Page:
A cartridge belt with capacity for 11 loads. It is an accessory used to carry the loads of a muzzle-loader. The belt is closed with a flap embroidered with floral motifs and on both sides are pockets for coins. The laces that close one of the pockets are not original, having been replaced before it entered the museum.
Cartridge belts replaced other more old-fashioned tools used for carrying ammunition in hunting, such as gunpowder horns. This piece, specifically, was acquired by the first head of the Museum of Popular Arts and Traditions, Seville, between 1972 and 1978, Salvador de Sancha, in the Huelva mountain area. The belt came with a group of hunting items: two centrefire shotguns, one English from the latter part of the 19th century and another from EIBARRESA dating from the early 1900s; a French carabine from the second half of 1800s; and, a wooden box with different materials for maintaining the firearms in good condition; gun oil bottles, ramrods, locks, etc. They were probably used by a local hunter.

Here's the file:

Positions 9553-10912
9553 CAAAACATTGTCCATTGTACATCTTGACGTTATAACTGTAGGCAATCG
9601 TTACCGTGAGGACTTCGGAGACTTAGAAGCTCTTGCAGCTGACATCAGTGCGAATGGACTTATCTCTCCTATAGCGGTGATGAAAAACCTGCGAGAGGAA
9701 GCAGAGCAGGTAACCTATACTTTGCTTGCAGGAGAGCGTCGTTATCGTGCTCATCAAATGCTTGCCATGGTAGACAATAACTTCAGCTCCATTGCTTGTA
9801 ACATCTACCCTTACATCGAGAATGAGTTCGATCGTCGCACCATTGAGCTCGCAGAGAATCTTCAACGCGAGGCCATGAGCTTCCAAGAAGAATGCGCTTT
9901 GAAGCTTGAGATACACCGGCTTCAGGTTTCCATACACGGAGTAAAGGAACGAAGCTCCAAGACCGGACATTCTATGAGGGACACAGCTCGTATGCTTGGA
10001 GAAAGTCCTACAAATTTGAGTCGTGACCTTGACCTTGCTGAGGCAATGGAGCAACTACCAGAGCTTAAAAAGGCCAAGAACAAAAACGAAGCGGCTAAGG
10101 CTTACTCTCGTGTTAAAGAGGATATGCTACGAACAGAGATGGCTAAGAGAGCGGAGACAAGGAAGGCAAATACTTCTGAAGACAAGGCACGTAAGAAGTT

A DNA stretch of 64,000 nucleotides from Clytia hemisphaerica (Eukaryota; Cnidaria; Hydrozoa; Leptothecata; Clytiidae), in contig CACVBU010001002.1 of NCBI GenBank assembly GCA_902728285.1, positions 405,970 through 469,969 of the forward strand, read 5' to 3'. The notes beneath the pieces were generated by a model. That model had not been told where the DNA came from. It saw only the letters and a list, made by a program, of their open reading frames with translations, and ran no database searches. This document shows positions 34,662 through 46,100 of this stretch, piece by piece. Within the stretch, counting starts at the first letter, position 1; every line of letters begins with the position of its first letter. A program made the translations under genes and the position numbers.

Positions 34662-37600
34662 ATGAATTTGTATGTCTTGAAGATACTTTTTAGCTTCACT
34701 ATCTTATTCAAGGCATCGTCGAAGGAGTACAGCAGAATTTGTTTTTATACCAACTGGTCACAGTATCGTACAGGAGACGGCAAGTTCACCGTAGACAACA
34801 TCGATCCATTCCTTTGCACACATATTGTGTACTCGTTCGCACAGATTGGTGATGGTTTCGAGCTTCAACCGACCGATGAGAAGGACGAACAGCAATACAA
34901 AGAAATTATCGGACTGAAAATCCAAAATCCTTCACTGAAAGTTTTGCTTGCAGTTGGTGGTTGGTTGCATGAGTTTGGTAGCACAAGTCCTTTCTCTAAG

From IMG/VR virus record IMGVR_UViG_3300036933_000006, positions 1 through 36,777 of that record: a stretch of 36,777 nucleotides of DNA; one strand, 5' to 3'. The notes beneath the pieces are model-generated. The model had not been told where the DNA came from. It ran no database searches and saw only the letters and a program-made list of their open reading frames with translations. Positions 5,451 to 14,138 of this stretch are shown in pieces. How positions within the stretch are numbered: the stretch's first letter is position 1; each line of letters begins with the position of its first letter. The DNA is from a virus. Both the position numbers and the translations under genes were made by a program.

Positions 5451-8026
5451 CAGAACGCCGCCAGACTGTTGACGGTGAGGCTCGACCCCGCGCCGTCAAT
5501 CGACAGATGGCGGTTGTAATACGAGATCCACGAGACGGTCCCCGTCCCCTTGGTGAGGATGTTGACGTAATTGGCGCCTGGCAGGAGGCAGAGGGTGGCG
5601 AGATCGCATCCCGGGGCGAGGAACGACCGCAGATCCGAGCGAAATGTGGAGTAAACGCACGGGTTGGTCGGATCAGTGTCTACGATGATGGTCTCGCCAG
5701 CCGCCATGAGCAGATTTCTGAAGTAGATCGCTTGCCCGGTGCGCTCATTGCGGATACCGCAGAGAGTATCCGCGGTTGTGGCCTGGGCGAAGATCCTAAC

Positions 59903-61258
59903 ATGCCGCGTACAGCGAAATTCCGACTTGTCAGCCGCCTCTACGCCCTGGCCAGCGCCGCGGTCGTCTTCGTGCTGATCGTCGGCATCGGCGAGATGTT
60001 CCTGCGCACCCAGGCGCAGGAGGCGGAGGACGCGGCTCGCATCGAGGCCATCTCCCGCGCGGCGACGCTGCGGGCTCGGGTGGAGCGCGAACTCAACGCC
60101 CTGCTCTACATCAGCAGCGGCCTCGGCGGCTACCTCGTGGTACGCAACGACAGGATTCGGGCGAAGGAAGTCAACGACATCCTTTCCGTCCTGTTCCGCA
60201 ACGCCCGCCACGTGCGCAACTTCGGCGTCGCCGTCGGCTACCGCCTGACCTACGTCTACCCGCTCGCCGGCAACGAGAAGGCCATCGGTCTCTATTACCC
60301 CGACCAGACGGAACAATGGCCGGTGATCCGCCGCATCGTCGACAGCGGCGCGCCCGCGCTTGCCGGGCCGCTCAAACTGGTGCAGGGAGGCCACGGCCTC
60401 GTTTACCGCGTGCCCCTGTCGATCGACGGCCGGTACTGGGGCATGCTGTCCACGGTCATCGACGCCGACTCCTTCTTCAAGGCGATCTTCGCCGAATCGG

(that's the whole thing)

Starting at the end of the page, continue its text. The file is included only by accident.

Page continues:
The rich decoration of this piece reveals that it may originally have been used by someone from a middle or upper class background and that it was intended more for sport than for subsistence hunting. The possible Portuguese origin of the belt highlights the intense ties that existed, and still exist, between the Huelva and Andévalo mountains and the Portuguese Algarve and Alentejo.